crown-of-thorns, has so many chemicals that if you touch it, you will get a nasty burn just from the sea stars chemical defenses.
-In addition to chemical defenses, they use chemicals to detect prey and other objects in the water. Body Plan and Structure -Invertebrates
-Have a skeleton beneath their skin, which is not movable.
-Have a five-part (may be more or less) radial symmetry as adults and bilateral symmetry as larvae.
-They have a nerve net, which means that their nerves are spread all across their body.
-The mouth is located on the oral side of the sea star and the anus is located towards their aboral side.
-The madreporite is located on the aboral surface. This structure acts as a water filter and supplies their water vascular system with water to move.
-They have two stomachs- the pyloric stomach and the cardiac stomach- located around the anus as part of the central disc.
-The cardiac stomach can be pushed out of the sea star's body to engulf and digest food.The pyloric stomach digests the food even more turning it to waste which is then excreted through the anus.
-Sea stars have a simple eye spot at the end of each arm used in detecting differences in light.
-Pedicellariae are tiny pincers that grasp objects and help clean debris and parasites from the body.
-Tube feet that allow movement. -Able to push their cardiac stomach out of their mouth.
-Two stomachs.
-Able to regenerate a whole new sea star from a single arm.
-Bony, calcified skin to protect from predators.
-Water vascular system
-Use sea water instead of blood. This helps with the regeneration process. Phylum Charactersitics Radial symmetry Spiny skin Suction cup/tube feet Mouth located in the middle of their oral surface Most are able to regenerate parts of their body Water vascular system Eye spots: No true eyes True coelom No head Evolutionary History of the Phylum Echinodermata It is believed that chorodates and echinodersms share a common ancestor, ancient deuterstormes. Ancestral Deuterostomes Phylum Echinodermata Phylum Chordata Class Holothruroidea Class Echinoidea Class Ophiuroidea Class Crinoidea Class Asteroidea Subphylum Vertebrata Subphylum Cephalochordata Subphylum Urochordata Example: Vertebrates Example: Lancelets Example: Tunicates Example: Sea Stars Example: Sea Lilies Example: Brittle Stars Example: Sea Urchins Example: Sea Cucumbers -Hermaphrodite- It matures as a male at about two years old before entering the female stage two years later.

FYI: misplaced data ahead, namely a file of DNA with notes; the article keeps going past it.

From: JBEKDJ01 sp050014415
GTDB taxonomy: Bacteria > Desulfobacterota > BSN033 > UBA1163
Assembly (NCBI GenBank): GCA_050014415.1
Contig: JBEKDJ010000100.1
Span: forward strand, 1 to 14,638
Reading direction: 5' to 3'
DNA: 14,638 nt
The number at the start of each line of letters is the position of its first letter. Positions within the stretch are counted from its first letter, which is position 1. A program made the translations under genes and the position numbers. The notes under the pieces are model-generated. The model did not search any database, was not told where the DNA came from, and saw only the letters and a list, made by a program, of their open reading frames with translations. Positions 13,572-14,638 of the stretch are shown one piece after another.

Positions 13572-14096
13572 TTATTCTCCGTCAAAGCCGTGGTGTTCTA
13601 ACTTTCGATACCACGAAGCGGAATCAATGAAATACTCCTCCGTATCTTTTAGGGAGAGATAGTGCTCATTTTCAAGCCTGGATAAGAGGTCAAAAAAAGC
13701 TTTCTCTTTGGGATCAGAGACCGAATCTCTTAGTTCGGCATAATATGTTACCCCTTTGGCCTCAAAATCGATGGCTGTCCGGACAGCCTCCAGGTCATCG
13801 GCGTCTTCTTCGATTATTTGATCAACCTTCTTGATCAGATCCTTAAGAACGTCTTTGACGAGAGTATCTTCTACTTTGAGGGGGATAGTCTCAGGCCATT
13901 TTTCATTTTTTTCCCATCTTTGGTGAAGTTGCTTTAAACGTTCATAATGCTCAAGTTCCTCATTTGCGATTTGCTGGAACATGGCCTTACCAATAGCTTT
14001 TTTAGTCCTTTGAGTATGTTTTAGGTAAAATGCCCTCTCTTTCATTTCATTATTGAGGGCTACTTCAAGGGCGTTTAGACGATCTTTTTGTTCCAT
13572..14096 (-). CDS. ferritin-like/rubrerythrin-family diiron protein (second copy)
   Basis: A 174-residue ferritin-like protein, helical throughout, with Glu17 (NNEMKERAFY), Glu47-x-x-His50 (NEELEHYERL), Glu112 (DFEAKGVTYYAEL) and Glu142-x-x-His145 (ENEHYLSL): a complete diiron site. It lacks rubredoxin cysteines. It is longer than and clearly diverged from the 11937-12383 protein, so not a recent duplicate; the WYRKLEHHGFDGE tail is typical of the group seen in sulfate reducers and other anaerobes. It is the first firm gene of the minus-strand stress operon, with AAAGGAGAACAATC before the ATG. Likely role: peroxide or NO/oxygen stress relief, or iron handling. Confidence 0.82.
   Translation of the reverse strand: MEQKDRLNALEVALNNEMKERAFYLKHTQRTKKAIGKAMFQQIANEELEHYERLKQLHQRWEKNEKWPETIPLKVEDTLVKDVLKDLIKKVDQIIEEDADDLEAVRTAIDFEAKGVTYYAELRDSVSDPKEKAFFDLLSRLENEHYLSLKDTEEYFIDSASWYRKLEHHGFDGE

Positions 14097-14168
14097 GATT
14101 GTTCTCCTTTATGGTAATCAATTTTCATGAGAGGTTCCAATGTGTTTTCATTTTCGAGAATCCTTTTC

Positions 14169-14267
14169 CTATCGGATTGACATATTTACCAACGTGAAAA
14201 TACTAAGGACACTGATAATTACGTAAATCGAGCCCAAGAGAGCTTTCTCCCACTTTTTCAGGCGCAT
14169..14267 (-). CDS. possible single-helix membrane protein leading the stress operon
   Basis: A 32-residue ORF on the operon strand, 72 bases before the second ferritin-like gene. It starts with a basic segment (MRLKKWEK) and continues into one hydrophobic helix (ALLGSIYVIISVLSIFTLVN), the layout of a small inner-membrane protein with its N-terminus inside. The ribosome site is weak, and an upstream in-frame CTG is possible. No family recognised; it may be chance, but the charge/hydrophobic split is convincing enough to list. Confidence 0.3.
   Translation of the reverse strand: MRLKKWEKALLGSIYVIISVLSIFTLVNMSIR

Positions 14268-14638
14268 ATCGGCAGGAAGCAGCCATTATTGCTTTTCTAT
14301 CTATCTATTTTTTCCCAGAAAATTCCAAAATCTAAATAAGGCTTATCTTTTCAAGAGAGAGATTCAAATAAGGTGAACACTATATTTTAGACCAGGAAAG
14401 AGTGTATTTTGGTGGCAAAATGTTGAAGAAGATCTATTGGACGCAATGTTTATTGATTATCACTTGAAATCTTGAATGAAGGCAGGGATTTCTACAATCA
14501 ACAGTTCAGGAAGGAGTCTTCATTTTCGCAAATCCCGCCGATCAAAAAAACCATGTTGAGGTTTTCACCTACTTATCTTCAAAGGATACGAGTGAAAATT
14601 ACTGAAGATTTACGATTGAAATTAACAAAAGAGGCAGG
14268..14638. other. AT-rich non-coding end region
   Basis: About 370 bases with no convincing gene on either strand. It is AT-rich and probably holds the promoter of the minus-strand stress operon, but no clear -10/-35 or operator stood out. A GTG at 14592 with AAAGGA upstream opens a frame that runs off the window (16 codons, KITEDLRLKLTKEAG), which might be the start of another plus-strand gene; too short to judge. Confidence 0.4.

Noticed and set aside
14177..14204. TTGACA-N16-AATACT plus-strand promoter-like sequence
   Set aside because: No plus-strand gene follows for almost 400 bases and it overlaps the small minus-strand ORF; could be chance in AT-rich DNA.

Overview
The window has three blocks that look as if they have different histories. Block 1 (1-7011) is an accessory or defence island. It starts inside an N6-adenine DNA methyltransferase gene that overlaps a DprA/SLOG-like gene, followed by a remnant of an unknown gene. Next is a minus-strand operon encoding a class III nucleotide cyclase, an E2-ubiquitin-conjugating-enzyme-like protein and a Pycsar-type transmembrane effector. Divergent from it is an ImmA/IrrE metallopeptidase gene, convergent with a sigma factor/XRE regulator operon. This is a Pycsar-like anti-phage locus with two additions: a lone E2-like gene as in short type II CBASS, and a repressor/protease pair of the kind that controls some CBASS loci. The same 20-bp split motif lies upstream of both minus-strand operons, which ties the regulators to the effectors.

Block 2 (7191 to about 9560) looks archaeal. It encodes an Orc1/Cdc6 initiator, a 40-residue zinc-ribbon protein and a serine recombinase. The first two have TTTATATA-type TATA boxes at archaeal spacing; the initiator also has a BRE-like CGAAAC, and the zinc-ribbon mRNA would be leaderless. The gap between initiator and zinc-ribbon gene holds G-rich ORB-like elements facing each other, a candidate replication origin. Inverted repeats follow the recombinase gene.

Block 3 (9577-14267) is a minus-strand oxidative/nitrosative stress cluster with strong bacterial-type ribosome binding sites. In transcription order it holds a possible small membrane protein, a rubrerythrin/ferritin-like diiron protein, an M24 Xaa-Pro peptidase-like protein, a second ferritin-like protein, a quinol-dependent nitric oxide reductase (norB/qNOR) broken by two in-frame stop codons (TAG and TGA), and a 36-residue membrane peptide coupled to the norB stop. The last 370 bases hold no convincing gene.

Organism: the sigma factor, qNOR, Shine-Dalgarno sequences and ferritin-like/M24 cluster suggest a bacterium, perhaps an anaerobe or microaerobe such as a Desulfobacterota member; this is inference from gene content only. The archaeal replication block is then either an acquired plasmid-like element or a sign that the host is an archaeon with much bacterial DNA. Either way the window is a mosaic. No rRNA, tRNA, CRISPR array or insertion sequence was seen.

-They are scavengers that feed on dead plants and animals.
-They can be olive green to pale orange.
-Live all over the rocky shore and under rocks in rockpools.
-A female can lay up to 1,000 orange eggs which hatch into baby cushion stars.
-Have a five-part radial symmetry
-Tube feet 'Aristole's Lantern- Urchins
-A structure that scrapes algea from rocks. Vacuum- Sea cucumbers
-They eat sand to extract food particles and then clean sand comes our of the other end. Stomach- Sea stars push their stomach out to the food instead of sending the food to their stomach. Brittle Stars feed by using their arms to capture food or by pushing mud containing food particles into their mouth. Questions: Sea stars are able to __________ arms and sometimes a new sea star.
Echinodermata comes from the Greek meaning _____________ How Organisisms in Echinodermata Circulate Nutrients Circulate water through their bodies, not blood. Their water vascular system not only transports molecules, but also works with muscles to move and walk. Open circulatory system How Organisms in Echinodermata Exchange Gases Asteroids and crinoids use thin layers of their epidermis, called dermal gills or papulae, for gas exchange. Urchins use many infoldings of the body wall opening outside by slits, and ventilated with cilia or muscular action. Sand dollars use highly modified podia on their aboral surface, which are flaplike and thin-walled. Holothurians use a highly branched hindgut called the "respiratory tree" for gas exchange, with water drawn in and released from the anus. How Organisms in Echinodermata Excrete Wastes How Organisms in Echinodermata Reproduce Ameboid cells carry wastes out of their body. Most excrete wastes through their anus. Brittle stars excrete wastes through their mouths. Most reproduce sexually, although most can reproduce asexually. In sexual reproduction, fertilization is usually external, but eggs may be brooded on or in the body. In asexual reproduction, regeneration occurs. How Organisms in Echinodermata Respond to the Environment: Nervous System Nerve ring that surrounds the mouth and coordinates their responses and movements. Sensitive to touch and changes in light intesity. -Many sea stars are top predators.
-A crown-of-thorns sea star may consume up to six square meters of living reef per year.
-Prevent the growth of a layer of filamentous aglae on coral reefs which can block constitutent organisms. Mouth Questions: Sea stars are able to REGENERATE arms and sometimes a new sea star.
Echinodermata comes from the Greek meaning SPINY SKIN. -Scientists are studying the crown-of-thorns sea star because every few years there is an outbreak in coral reefs near Australia.
-The SeaStar Foundation is dedicated to better understanding marine life as well as protecting it. The do research to enhance their understanding of such things.
-The Shed Aquarium was interested in opening a new exhibit and what they ended with was titled, 'Sea Star Quest'. Echinoderms in general were researched, but the sea star was the main species. This exhibit assesed how well people knew the phylum echiondermata, but for them to get all this knowledge they asked a group of people to research and then create this exhibit. Sea star feeding